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Anna & Josh Duggar Reveal They’re In Marriage Counseling

Josh Duggar molested his younger sisters, had an account on the Ashley Madison website and cheated on his wife Anna while she was five months pregnant. She stood by his… READ ON

Here’s what happened in tech last week: Google vs Oracle, Apple gets $1B investment, and more

Another week, another threat to your personal data. Reportedly, someone has 117 LinkedIn logins up for sale on the dark web. This breach doesn’t have the blackmail potential of, say, the Ashley Madison affair, but this is  nevertheless a great time to give all those logins in your password manager a refresh. Show More Summary

‘RHONY’ Star Kristen Taekman’s Marriage In Trouble After Ashley Madison Scandal?

Kristen Taekman has been keeping a low profile over the past couple of months. Last year, she announced that she would be leaving The Real Housewives of New York behind after just two seasons to focus on her marriage and her business. Show More Summary

Majority Of Women Cheat The Day After Mother’s Day – Here’s Why

…According to Ashley Madison’s reports, last year, their numbers of sign-ups spiked by 442 percent after the holiday, all thanks to women searching online to have an affair. They expect their numbers to spike again by 500 percent this year.

Ashley Madison Class Representatives Cannot Remain Anonymous

FindLaw columnist Eric Sinrod writes regularly in this section on legal developments surrounding technology and the Internet. It seems like just yesterday that the Ashley Madison site became big news. The Ashley Madison site claimed that it was the world's largest place on the Internet for married people to find......

From VTech to Ashley Madison: How the hacks of 2015 are reshaping cyber security

It was around halfway through 2015 when a group of cyber-attackers who called themselves “The Impact Team” stole the data of 37 million users of controversial dating site Ashley Madison, and published the details online. Such details included people’s email addresses, dates of birth and their credit card transactions. Show More Summary

Ashley Madison: Judge Rules That Those Suing The Cheating Site Must Use Real Names

Bad news for folks who want to sue the cheating website Ashley Madison over the computer hack that left millions of users with their personal data exposed. A federal judge has ruled that all plaintiffs suing Ashley Madison, a dating service that caters to cheaters and promises anonymity, must be publicly identified if they choose... Show More Summary

Security This Week: If You Sue Ashley Madison, You’ll Have to Use Your Real Name

Each Saturday we round up the news stories that we didn’t break or cover in depth at WIRED, but which deserve your attention nonetheless. The post Security This Week: If You Sue Ashley Madison, You'll Have to Use Your Real Name appeared first on WIRED.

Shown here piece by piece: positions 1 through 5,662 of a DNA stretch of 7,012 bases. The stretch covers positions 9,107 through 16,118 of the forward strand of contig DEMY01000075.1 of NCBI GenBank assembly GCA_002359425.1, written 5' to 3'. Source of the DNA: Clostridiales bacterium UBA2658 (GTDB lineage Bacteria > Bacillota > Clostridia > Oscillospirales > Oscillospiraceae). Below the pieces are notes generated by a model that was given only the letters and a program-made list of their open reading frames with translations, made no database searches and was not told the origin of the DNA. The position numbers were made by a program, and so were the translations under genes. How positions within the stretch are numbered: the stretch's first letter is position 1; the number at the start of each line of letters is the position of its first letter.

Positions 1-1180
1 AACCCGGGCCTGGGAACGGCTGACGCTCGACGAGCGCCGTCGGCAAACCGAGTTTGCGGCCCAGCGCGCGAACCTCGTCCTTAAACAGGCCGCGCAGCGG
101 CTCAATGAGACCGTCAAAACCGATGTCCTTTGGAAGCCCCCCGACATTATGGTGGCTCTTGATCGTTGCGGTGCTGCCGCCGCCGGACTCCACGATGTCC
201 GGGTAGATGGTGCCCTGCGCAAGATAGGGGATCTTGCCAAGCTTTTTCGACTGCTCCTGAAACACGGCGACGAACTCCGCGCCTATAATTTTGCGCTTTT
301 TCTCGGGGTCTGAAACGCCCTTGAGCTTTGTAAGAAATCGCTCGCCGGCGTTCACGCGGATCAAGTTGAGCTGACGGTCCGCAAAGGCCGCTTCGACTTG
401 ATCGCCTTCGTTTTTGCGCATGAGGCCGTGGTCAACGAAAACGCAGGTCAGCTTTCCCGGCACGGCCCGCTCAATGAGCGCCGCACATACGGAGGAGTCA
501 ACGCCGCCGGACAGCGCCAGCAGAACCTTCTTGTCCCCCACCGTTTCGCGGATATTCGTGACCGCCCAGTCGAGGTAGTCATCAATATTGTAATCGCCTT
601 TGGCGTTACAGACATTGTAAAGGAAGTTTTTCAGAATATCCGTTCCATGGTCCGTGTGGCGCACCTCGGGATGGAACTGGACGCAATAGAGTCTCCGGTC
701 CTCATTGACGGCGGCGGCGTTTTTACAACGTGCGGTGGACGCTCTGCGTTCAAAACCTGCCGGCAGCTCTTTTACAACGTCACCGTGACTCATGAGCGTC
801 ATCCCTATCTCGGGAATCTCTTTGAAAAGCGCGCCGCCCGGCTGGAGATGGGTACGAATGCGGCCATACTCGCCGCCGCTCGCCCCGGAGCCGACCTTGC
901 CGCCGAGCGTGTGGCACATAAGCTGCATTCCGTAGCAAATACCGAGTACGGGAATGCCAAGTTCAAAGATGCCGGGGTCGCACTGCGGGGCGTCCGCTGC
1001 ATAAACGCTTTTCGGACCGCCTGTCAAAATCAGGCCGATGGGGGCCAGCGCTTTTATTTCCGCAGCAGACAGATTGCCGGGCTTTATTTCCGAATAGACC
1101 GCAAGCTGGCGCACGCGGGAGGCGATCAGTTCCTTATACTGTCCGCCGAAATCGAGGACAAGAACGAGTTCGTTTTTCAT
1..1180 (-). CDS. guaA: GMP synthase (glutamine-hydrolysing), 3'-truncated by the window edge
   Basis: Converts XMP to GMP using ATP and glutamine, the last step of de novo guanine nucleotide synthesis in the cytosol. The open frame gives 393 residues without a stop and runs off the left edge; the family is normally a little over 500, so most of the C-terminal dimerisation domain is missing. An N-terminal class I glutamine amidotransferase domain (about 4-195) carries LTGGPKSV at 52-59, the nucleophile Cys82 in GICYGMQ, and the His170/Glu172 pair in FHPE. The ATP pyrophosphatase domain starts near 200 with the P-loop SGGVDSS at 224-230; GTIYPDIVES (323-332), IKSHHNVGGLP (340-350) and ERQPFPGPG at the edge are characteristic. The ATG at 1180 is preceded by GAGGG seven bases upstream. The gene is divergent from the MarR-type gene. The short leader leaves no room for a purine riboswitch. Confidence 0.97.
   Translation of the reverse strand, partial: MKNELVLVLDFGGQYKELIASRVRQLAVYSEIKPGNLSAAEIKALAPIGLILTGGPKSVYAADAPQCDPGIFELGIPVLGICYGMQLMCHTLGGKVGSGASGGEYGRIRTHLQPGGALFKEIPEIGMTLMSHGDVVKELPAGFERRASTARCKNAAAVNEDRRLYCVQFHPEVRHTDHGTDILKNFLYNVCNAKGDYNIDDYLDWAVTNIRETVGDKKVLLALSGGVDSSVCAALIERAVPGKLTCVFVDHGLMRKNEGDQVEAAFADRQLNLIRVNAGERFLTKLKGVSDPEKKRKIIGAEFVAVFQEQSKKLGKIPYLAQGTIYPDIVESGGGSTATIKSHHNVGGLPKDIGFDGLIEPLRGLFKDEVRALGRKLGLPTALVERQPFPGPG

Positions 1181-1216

Two Mich. women busted for creating fake Ashley Madison profile

last monthNews : NY Daily News

Teresa Allen, 46, had become jealous of her husband's working relationship with the victim and decided to get revenge, Lowell Police Chief Steve Bukala told the Daily News on Friday.

No John Does In Ashley Madison Suit

last monthNews : The Daily Beast

They are trying to to sue Ashley Madison for not protecting their identity. But those seeking legal redress have been told they must identify themselves.

Newswire: Mr. Robot questions reality with two teasers and a premiere date

The first season of Mr. Robot was a breakout hit for USA last summer, its cyberpunk hacker storyline running in an eerie parallel to real-life events like the Ashley Madison breach. In the time since, there hasn’t been much information...Show More Summary

People suing Ashley Madison for last year’s hack can’t be anonymous, judge rules

last monthTechnology : Post Tech

Individuals suing Ashley Madison for last year's hack that revealed their identities online will not be able to remain anonymous during the trial, a federal judge has ruled. Forty-two plaintiffs are bringing a proposed class-action suit...Show More Summary

Ashley Madison customers must reveal identity to sue the company

Ashley Madison customers will have to reveal their real identities if they want to sue the company, a federal judge ruled on Thursday. 42 plaintiffs are currently involved in a lawsuit against the company. The plaintiffs are suing the...Show More Summary

No Anonymity for Plaintiffs Suing Ashley Madison Over Hack, Judge Rules

last monthNews : NYTimes: News

Forty-two plaintiffs suing over a hacking attack that revealed the personal data of millions of users will have to be publicly identified to proceed.

Unhappy Adulterers Can't Have Anonymity in Lawsuit Over Ashley Madison Hacks, Judge Rules

In July 2015, panic reigned among the extramaritally active when hackers grabbed millions of profiles from Ashley Madison. Some of them are doubtless panicking again today, after a judge ruled that they can’t be anonymous in a class action suit against the cheating website. Read more...

Want to Sue Ashley Madison for Data Breach? You Can't Hide Behind Fake Name

Last year’s massive breach of the infidelity website Ashley Madison outed millions of would-be adulterers. Those who wish to join lawsuits against the company will have to use their real names, the judge presiding over the case has ruled.

Judge Rules You Can Sue Ashley Madison for Data Breach — But There’s a Catch

last monthNews : Mediaite

A federal judge has ruled that plaintiffs currently suing Ashley Madison, the dating website for cheaters, may do so — with the catch that they have to enter their real names in the public record.

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